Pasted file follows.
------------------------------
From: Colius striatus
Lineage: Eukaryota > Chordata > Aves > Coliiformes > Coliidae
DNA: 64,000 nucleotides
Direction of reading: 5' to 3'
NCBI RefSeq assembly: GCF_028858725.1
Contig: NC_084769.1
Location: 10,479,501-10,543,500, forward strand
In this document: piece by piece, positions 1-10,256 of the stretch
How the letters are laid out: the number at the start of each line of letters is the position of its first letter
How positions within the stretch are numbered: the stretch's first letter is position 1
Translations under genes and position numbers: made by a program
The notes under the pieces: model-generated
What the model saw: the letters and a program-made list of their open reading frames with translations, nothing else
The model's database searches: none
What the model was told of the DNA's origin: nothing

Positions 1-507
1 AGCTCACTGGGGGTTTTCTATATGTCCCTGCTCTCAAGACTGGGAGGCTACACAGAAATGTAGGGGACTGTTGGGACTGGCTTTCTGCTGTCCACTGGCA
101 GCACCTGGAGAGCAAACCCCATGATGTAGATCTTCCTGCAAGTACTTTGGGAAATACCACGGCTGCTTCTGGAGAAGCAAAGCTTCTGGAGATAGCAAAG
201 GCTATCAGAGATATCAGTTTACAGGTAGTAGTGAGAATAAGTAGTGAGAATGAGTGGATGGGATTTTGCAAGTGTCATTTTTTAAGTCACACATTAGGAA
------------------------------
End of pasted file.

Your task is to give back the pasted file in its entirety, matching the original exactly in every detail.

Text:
From: Colius striatus
Lineage: Eukaryota > Chordata > Aves > Coliiformes > Coliidae
DNA: 64,000 nucleotides
Direction of reading: 5' to 3'
NCBI RefSeq assembly: GCF_028858725.1
Contig: NC_084769.1
Location: 10,479,501-10,543,500, forward strand
In this document: piece by piece, positions 1-10,256 of the stretch
How the letters are laid out: the number at the start of each line of letters is the position of its first letter
How positions within the stretch are numbered: the stretch's first letter is position 1
Translations under genes and position numbers: made by a program
The notes under the pieces: model-generated
What the model saw: the letters and a program-made list of their open reading frames with translations, nothing else
The model's database searches: none
What the model was told of the DNA's origin: nothing

Positions 1-507
1 AGCTCACTGGGGGTTTTCTATATGTCCCTGCTCTCAAGACTGGGAGGCTACACAGAAATGTAGGGGACTGTTGGGACTGGCTTTCTGCTGTCCACTGGCA
101 GCACCTGGAGAGCAAACCCCATGATGTAGATCTTCCTGCAAGTACTTTGGGAAATACCACGGCTGCTTCTGGAGAAGCAAAGCTTCTGGAGATAGCAAAG
201 GCTATCAGAGATATCAGTTTACAGGTAGTAGTGAGAATAAGTAGTGAGAATGAGTGGATGGGATTTTGCAAGTGTCATTTTTTAAGTCACACATTAGGAA